“What is it about this place that is a conduit for desperate souls”
Conor McPherson’s The Veil is his first original play for 5 years and set in 1822, marks his first foray into period writing although as it is set in a haunted country house in rural Ireland, he isn’t venturing too far from familiar territory. Rae Smith’s one room set, although it is a lavish recreation of the faded grandeur of a crumbling country pile, has great attention to detail with a great staircase going off the left and up to the gods and a large tree out the back of the conservatory and in it, we see the trials of the Lambroke family. Lady Madeleine’s estate is heavily indebted after the death of her husband and an impending economic crisis and so her 17 year old daughter Hannah is being married off to an English marquis. Hannah is a troubled young woman though, who hears voices and when her chaperone Berkeley proposes a séance before heading back to England with his philosopher friend Audelle, the personal demons and family secrets thus revealed threaten devastating effects.
I was someone else’s plus one for the evening for once and wasn’t actually aware it was the first preview until we arrived at the National in good company (though I did know it was early in the run) and so all the usual caveats apply. And they will apply because I didn’t like it all, though as ever, people rarely seem to have complaints when it is a positive review about a preview… McPherson directs his own play in the Lyttelton and I tend to be a little wary when I hear that playwrights are directing their own work, especially with new plays, as I always innately feel that they would benefit from external influences. Whether that is true or not I don’t know, but what I do know is that The Veil was painfully sluggish and not because of the mechanics of working through a first performance but mainly because of the writing and its construction.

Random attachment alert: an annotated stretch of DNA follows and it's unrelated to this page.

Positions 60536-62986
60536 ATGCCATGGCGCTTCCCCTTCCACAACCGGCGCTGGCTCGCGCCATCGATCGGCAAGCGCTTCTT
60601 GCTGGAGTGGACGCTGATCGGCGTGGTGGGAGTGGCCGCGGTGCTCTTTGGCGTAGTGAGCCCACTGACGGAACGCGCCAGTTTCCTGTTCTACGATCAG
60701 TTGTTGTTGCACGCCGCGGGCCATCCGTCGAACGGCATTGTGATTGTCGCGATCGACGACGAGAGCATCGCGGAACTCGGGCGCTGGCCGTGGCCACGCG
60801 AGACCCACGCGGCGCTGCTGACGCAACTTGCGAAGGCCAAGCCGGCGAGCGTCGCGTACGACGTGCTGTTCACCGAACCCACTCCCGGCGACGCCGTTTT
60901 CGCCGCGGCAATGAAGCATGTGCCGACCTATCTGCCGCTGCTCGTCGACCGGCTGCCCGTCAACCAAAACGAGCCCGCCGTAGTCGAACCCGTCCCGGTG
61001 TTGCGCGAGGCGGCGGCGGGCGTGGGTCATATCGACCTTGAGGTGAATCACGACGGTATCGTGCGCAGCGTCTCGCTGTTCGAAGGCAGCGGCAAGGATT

There seems to be a deliberate attempt to adopt a Chekhovian approach to the play but with little success: the heavy foreshadowing feels laboured, the circles of unreciprocated love are tired and over-familiar. And elsewhere, there was a world of issues I found problematic: the fact that I didn’t care about any of these people or their dilemmas; for a ghost story, it really isn’t scary/spooky/chilling; a fatal lack of empathy around one particular character which completely undermines a key event; the final scene contains an act of behaviour that is completely unearned and totally out of keeping with how the relevant character has been for the rest of the play; there’s some boringly predictable sad Irish singing, and by the crin there is just so much exposition. So much that it really does weigh down the play, dulling the effects of McPherson’s story telling (as opposed to his play writing) and sapping it of any vibrancy. Layered on top of that were references to German philosophy which flew right over my uneducated head and hints of the uneasy relationship between the (English) landowners and (Irish) tenants who lived in poverty on the Lambroke estate – points of interest all, but so densely packed-in that the themes and ideas do not swirl but rather stagnate.
The cast are hard-working but when one is so disengaged from the writing, there’s little that can be done even by the best of actors. I did enjoy Fenella Woolgar’s Lady Madeleine, a fan of Belgian sausage, Bríd Brennan’s busying housekeeper Mrs Goulding and the sometimes gormless but sweet maid Clare, the lovely-voiced Caoilfhionn Dunne. Emily Taaffe gives it a good go as the haunted Hannah and Jim Norton makes for a bumptious Berkeley, the defrocked reverend who just won’t leave alone. Peter McDonald is also good (and attractively attired in some lovely riding boots) but is lumbered with having to do ‘drunk’ acting, that said his slopping around of Mrs Goulding’s hot rum punch was most effective – front row people watch out!
But all told, The Veil proved to be extremely hard work and for seemingly rather little reward. Matters were summed up with a final image that rather baffled with its focus and attempts to further intrigue with its air of added final mystery. The problem was as we approached the third hour, I couldn’t have cared less about anything more that happened in that house. Perhaps others will like it and see something here that completely passed me by, I can’t help but feel that this is a play that is just not ready to be put on the stage and that the literary department at the NT needs to be much more rigorous.